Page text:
The alternative. I've seen clients that understand their market and have connections generate 5-figure monthly revenue with some consulting and creative options. An MVP should be used to prove product-market fit and generate revenue. We don't go into startup world to just build great products - most of us are in it for the ability to scale a proven revenue stream. So a good developer founder relationship should profit the founder (quickly) if they have the skillset to make the startup succeed.


My two cents.

Ness Blackbird

February 23rd, 2017

Well...just because I'm tired of programming, and I've been thinking about this kind of thing, I'll take a stab at it. Just speaking for myself, of course. I'm a developer entrepreneur (started arts-people.com, working on peoplecanprogram.com). I'd be interested in being your technical co-founder if:

  1. Your idea seemed really valuable to the world at large -- would save people from starvation, for example, or help teach Americans to live together in one country.
  2. I thought the idea might turn into a large, successful organization.
  3. I wanted to marry you anyway (just without the sex, since I'm already married).
  4. I weren't already on a project.

So it's a high bar, though not impossible. But that's just me.

Stan Zhekov CEO, Reverd.com

March 26th, 2017

Someone in the tread mentioned looking for CTO co-founder in sports clubs and alike. So I may join a biking club in a search for CTO co-founder... it's serious.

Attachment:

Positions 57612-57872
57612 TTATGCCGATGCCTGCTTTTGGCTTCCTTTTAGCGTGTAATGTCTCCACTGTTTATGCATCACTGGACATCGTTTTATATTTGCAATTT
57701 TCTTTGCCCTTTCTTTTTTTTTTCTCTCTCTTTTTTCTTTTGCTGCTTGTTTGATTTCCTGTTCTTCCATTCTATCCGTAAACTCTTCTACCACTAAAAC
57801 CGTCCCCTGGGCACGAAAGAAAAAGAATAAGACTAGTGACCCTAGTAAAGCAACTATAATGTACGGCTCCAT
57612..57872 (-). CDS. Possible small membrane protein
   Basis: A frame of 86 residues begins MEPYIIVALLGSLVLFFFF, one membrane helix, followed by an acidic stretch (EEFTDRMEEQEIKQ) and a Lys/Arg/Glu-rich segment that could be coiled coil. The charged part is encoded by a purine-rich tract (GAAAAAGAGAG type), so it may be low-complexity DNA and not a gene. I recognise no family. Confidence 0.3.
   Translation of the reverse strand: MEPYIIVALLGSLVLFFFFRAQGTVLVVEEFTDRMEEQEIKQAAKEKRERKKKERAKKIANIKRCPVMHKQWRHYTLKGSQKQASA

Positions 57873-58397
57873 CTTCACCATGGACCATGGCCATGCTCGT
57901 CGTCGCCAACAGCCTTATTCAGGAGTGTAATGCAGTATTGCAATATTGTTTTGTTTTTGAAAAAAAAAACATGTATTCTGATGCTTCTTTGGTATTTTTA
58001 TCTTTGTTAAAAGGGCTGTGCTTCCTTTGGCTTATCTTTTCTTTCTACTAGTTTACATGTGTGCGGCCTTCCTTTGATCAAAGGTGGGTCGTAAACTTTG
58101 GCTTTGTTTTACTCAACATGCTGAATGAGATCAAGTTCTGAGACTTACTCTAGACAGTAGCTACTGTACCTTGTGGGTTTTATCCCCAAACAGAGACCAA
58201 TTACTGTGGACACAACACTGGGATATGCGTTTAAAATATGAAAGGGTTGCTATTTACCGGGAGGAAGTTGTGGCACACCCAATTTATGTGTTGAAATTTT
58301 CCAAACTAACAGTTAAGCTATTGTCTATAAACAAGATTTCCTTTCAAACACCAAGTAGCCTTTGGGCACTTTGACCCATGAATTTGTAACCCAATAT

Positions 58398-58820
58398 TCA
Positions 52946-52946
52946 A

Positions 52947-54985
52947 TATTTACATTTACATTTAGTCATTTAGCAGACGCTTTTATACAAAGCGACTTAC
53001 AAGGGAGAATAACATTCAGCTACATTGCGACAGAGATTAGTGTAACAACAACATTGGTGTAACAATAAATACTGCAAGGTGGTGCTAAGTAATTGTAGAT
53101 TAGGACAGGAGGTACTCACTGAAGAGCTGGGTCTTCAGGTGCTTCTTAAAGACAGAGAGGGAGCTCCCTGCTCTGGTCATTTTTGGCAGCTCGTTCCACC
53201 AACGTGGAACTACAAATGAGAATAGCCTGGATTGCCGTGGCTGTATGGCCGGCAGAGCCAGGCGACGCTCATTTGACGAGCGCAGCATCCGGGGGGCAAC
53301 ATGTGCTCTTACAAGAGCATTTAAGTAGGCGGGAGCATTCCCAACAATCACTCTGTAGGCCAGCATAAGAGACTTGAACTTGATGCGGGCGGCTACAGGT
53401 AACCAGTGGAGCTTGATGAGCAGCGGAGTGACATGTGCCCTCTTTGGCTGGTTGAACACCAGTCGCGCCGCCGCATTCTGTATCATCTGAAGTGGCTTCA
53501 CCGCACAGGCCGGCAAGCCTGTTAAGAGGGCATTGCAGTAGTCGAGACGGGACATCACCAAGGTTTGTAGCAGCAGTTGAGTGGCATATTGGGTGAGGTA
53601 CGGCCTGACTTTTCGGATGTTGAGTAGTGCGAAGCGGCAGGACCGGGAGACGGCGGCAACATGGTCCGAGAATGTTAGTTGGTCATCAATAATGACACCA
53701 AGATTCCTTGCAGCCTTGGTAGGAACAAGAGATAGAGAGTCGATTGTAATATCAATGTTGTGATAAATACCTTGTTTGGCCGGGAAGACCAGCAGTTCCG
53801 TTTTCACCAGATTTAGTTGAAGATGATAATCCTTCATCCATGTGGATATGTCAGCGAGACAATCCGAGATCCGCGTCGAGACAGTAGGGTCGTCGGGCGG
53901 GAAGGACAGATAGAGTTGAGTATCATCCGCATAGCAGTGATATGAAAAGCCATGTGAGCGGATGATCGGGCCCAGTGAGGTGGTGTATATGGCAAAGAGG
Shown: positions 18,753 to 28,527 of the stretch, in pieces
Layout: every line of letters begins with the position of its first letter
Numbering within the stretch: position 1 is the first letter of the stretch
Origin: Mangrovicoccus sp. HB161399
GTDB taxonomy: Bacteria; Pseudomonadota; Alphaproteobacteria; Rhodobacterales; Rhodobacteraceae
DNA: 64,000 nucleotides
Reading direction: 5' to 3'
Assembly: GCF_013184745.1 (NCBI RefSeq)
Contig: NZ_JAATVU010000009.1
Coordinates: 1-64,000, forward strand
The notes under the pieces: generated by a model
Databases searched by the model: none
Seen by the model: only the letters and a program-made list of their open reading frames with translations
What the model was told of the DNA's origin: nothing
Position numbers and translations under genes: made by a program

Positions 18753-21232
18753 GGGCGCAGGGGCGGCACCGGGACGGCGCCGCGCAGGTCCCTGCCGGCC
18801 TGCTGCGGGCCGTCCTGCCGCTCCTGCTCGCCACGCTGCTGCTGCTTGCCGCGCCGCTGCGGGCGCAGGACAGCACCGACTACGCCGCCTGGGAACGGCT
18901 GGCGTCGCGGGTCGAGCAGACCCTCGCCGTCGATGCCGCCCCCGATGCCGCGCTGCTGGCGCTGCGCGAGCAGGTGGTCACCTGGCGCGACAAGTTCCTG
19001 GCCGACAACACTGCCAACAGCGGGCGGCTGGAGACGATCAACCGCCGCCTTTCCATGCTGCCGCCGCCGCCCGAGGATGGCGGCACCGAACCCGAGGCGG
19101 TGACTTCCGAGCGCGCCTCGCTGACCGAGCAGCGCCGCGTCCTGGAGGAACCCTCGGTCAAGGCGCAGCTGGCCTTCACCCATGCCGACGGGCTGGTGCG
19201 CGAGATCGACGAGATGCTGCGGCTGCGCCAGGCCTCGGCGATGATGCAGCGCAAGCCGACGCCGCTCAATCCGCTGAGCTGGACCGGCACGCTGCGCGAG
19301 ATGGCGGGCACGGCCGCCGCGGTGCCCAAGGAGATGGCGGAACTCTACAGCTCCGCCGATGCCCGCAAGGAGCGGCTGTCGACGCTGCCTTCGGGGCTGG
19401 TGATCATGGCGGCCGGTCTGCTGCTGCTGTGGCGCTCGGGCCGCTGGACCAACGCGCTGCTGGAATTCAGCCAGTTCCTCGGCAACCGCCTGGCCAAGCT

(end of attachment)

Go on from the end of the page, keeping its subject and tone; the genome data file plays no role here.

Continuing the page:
K. Robbins Head Moose at Moose WorldWide Digital

February 17th, 2017

As a successful software development house we are approached by people such as yourself on a regular basis. Most have no idea what their idea will cost to build.


Before I went looking for a technical co-founder, and got into a slicing pie discussion, I'd approach at least five dev shops and get quotes. Five is a good number, as two of them will low ball the price, looking to suck you in and make money on change orders, and two will quote very conservatively because you don't have a detailed requirements document or designs.


You may discover your idea will cost 1/2 million to build. Or it might be as cheap as $5,000!


Best of Luck to you!

Aleksey Malyshev Software Engineer at iTouch Biometrics, LLC

March 28th, 2017

That's a very good comment from Vladimir: "I see technical cofounders the same as angel investors or VC. Instead of money, they invest their time, which is a very expensive resource." I would add that the difference between a VC and a technical cofounder is that VC can invest into 10 companies and hope that at least a few of them will bring 10x return. A technical cofounder can only "invest" a few years of her live into one company. It's much more risk, they cannot diversify.

Idas Levato Founder Gugoiza.com & BizBono.com

Last updated on February 27th, 2017

One wise advisor said: if you can't sell an investor or co-founder on your pitch/traction then you are not ready/done enough work / have an idea that is not going to work (timing). It takes a solo founder time/fails/lessons learned to diagnose & remedy the situation. Some luck/timing can help it not fix a solo founder's situation. Tech cofounders are now pitched like investors. That's been my experience. Fwiw.